Root Cause Analysis: A Guide to Efficient and Effective Incident Investigation / Edition 3

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Overview

The Root Cause Analysis Handbook presents a proven system for investigating, categorizing (and ultimately eliminating) the root causes of incidents with safety, health, environmental, quality, reliability, and production-process impacts. Understanding and applying the processes outlined in this book increases your business ability to recover from and prevent incidents with financial and health/safety implications.

The book outlines ABS Consulting's SOURCE(TM) (Seeking Out the Underlying Causes of Events) root cause analysis (RCA) system, enabling businesses to generate specific, concrete recommendations for preventing incident recurrences. The instructions for performing RCA activities include:

- Initiating an investigation: How to determine whether an incident has occurred, how to classify and categorize the incident, and how to decide whether or not to conduct an in-depth investigation.

- Data gathering: How to collect data related to people, processes, procedures, documents (hard copy & electronic), position, and physical data associated with an incident.

- Data analysis: How to analyze incidents to determine causal factors using tools such as causal factor charts, timelines, and cause and effect trees.

- Developing recommendations: How to document causal factors and root causes identified during the earlier analysis including how to identify what changes (recommendations) may be needed to enhance management systems and reduce risks. - Reporting and trending: How to archive findings and recommendations to allow review and trending of incident patterns after some period of SOURCE(TM) use.

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Product Details

  • ISBN-13: 9781931332514
  • Publisher: Rothstein Associates Inc.
  • Publication date: 6/15/2008
  • Edition description: Enlarged
  • Edition number: 3
  • Pages: 324
  • Sales rank: 361,296
  • Product dimensions: 8.25 (w) x 11.00 (h) x 0.68 (d)

Meet the Author

Mr. Lee N. Vanden Heuvel is the Manager of Incident Investigation/Root Cause Analysis Services and the Manager of Training Services for ABS Consulting. He has more than 23 years of experience in plant operations and analysis. Mr. Vanden Heuvel has assisted organizations in many different industries with the development and implementation of incident investigation and root cause analysis (RCA) programs. He has also led and participated in investigations in many types of industries, including chemical, refining, healthcare, manufacturing, drilling, machining, pharmaceuticals, waste disposal, nuclear power, and food processing. He is a coauthor of Guidelines for the Investigation of Chemical Process Incidents, Second Edition and Risk Based Process Safety (both published by the American Institute of Chemical Engineers’ Center for Chemical Process Safety) and Reliability Management (published by Rothstein Associates).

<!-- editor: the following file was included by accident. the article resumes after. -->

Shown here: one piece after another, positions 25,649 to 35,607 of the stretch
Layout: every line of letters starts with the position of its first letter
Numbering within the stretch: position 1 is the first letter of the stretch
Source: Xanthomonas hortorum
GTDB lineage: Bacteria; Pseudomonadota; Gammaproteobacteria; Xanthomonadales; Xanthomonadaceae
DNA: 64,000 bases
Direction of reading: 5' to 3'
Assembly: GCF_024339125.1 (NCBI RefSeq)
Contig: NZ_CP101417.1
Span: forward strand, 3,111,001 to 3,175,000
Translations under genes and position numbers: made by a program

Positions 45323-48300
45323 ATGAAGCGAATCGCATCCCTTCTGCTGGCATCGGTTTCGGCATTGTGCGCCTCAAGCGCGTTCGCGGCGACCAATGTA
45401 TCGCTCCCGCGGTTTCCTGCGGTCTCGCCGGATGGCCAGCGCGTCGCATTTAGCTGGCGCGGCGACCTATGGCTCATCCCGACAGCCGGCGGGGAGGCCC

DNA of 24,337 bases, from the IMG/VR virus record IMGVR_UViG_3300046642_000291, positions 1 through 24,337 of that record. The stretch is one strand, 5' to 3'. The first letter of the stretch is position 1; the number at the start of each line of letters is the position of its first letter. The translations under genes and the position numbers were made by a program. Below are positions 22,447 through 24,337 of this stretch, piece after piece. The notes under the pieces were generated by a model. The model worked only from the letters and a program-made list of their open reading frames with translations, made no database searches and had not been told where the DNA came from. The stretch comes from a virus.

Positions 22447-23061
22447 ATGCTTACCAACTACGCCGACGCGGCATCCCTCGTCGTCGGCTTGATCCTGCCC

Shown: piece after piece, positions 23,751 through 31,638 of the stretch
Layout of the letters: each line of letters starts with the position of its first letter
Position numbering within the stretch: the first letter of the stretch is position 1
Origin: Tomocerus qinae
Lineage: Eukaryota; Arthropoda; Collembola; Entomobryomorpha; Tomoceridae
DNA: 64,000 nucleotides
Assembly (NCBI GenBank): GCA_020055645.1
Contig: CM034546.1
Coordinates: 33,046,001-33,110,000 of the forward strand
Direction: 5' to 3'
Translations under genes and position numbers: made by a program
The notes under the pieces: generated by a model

Mr. Vanden Heuvel was previously the project manager and lead analyst for a large

quantitative risk assessment program at the Oak Ridge National Laboratory. He also worked for 8 years at a nuclear power plant in operations, engineering support, and training. His current responsibilities are in the areas of RCAs, incident investigations, human factors, procedures, safety analyses, and economic/decision analyses. He is the prime developer of ABS Consulting’s Root Cause Analysis and Incident Investigation course and has taught RCA techniques to thousands of students.

Donald Lorenzo is the Director of Training Services for ABS Consulting. He has more than 28 years of experience in hazard analysis and risk assessment. He was previously a development engineer forUnion Carbide Corporation. He is the author of A Manager’s Guide to Reducing Human Errors and A Manager’s Guide to Quantitative Risk Assessment (published by the Chemical Manufacturers Association, now known as the American Chemistry Council) and a coauthor of Guidelines for Hazard Evaluation Procedures, Second Edition with Worked Examples; Risk Based Process Safety; and Human Factors Methods for Improving Performance in the Process Industries (published by the American Institute of Chemical Engineers’ Center for Chemical Process Safety). Mr. Lorenzo specializes in safety and environmental applications of ABS Consulting’s SOURCETM methodology. He is a registered Professional Engineer in the state of Tennessee and a Certified Technical Trainer.

Walter Hanson is a Project Manager and Risk/Reliability Engineer for ABS Consulting. He has more than 22 years of experience in developing, implementing, and managing loss prevention management systems, including mishap investigation, system safety, policy and procedure, training systems, performance measurement, and human factors. At ABS Consulting he works on various risk management projects for the United States Coast Guard (Coast Guard) and other transportation and maritime clients. Before joining ABS Consulting, Mr. Hanson had 13 years of safety management experience as a ommissioned officer of the Coast Guard. He completed nearly 25 years of ommissioned service and attained the rank of captain. Mr. Hanson was a primary developer of ABS Consulting’s Marine Root Cause Analysis Technique (MaRCAT). He is the lead nstructor for ABS Consulting’s Maritime Root Cause Analysis course.